How You Can Incorporate Tech to Improve Productivity at Work

Technology is forever changing the workplace. Some technology can disrupt entire industries and leave businesses behind when they’re unable to adapt, while others are easily incorporated into the office, such as billing and invoicing apps for the accounting department.


However, technology doesn’t always mean an increase in productivity. For some office workers, the introduction of office computers just meant idly staring at a computer screen, rather than idly staring at the clock. It doesn’t have to be that way, however, because technology really can significantly increase work productivity when utilized properly.


In this article, we’re going to highlight several areas where technology can improve productivity at work.

Asynchronous meetings are a real time-saver

Synchronous video calls or company meetings, where entire teams are required to listen to a video call or live presentations with little input, can be a real hassle to organize, as well as a drain on company productivity.


Asynchronous meetings are much more viable today, by using the best daily standup tools. You simply need to have your speakers pre-record their video messages, and then your intended audience can watch in their ideal time, as well as contribute comments to the discussion if there is one.


Asynchronous meetings are perfect for prepping before a synchronized brainstorm session, or presenting information to workers that don’t have time for scheduled meetings.

Time tracking software keeps productive if used properly

There are two approaches to time tracking software, and it depends on your company culture. Some use it to make sure their employees are always on task, counting every minute the employee spends working.


That approach can be a bit Orwellian, and may even encourage employees to find ways of “tricking” the time tracking software, like automated mouse and keyboard movements to simulate productivity.


A good approach to time tracking software is to make sure employees have appropriate breaks, or encourage productivity hack methods such as the Pomodoro technique. Studies show that an unhealthy “work hard all the time” mindset actually decreases productivity, and that regular breaks can improve employee morale and job satisfaction.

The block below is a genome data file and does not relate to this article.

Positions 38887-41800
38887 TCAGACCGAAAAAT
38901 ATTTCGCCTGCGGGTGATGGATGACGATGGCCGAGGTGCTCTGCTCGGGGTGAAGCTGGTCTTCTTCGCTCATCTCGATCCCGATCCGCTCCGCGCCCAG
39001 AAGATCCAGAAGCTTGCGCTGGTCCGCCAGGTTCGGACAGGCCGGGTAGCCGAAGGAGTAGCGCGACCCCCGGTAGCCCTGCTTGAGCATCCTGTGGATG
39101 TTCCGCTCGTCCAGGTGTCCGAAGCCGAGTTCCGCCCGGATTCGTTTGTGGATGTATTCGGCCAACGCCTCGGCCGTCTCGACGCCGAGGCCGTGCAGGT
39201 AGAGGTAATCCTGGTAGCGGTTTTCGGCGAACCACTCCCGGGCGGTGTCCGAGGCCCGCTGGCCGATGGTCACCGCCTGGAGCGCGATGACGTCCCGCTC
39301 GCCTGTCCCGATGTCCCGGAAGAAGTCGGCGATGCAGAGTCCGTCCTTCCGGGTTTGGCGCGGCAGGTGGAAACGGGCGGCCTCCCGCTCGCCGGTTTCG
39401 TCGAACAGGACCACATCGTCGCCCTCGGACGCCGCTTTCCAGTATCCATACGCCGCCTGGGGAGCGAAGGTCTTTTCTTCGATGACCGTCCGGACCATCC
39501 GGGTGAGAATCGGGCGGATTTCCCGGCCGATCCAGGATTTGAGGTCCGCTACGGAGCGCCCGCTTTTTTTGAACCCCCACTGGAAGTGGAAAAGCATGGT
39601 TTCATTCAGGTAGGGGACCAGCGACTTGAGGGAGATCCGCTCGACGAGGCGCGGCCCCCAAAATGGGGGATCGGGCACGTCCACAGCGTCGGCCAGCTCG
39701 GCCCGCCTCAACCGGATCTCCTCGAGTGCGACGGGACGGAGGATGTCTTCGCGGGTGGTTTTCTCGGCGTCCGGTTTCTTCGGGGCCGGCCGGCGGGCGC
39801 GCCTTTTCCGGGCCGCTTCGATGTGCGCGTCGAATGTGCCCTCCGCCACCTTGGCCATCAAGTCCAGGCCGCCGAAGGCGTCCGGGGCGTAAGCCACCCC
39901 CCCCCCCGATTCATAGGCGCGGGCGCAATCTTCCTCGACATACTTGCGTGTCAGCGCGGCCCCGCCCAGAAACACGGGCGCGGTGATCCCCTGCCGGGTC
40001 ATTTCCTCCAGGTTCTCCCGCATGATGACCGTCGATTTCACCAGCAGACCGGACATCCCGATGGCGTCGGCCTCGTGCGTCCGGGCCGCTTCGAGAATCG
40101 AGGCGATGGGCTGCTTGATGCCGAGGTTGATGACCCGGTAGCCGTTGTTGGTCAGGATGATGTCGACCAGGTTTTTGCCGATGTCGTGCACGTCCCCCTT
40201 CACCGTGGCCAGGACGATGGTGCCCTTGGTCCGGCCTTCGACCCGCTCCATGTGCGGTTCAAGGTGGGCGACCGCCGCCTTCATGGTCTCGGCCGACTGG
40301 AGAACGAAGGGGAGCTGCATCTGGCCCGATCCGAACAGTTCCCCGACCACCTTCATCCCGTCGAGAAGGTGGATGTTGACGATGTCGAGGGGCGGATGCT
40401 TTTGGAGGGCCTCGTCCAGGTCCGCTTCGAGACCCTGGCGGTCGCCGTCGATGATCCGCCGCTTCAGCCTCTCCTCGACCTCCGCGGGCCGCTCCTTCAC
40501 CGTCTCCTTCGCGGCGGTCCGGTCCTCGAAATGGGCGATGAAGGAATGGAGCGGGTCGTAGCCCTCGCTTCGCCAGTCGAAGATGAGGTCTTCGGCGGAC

Here are some interesting survey results from Tork:


  • Nearly 20% of North American workers worry their bosses won’t think they are hardworking if they take regular lunch breaks, while 13% worry their co-workers will judge them.
  • 38% of employees don’t feel encouraged to take a lunch break.
  • 22% of North American bosses say that employees who take a regular lunch break are less hardworking.


Team communication platforms

In a survey of 400 companies with around 100,000 employees each, David Grossman revealed that companies lose around $62.4 million per year due to poor communication. In a smaller study, Debra Hamilton found that small companies of around 100 employees can also lose up to $420,000 per year from miscommunication.


Miscommunication can range from things like slow email follow-ups, poorly given or understood directions, to information being passed down a chain-of-command. Group chat and teamwork platforms have done an excellent job of addressing these issues, like Slack, Fleep, and Flock.


Employees and project managers are able to communicate instantly, which minimizes time spent on emails. It also means that teams can be alerted to urgent tasks, or needing to switch priorities. Even for a team of freelancers, assignments can be given directly in the team chat to whoever is freely available, rather than waiting for email responses on availability.

Project management done flawlessly

While some think project management is an easy job, wherein the PM simply sits around and waits to approve other people’s work, there’s a lot more involved.


A good PM has to delicately balance assigning tasks to the right people for the job, or finding new people if necessary, as well as making sure people are on task and sticking to schedule, and communicating with the hierarchy or clients. It can feel rather a bit like herding sheep at times.


Project management platforms like Wrike, Trello, Podio, and many others make it all a bit easier. Some project management platforms follow more of a “whiteboard” approach with task cards and labels, while others are much deeper and complex, with built-in invoicing tools and other extra features.


PM software enables a company to seamlessly streamline projects from start to finish, giving everyone involved the necessary information at a glance, such as who is working on what, when to expect delivery, issues to be resolved, etc.

James Lang

James is the Editor of Small Business Sense. His background includes freelance ghostwriting about things that impact SMEs, startups, freelancers and entrepreneurs. He hasn't had a boss in more than six years, and hopes his content will help you fire yours.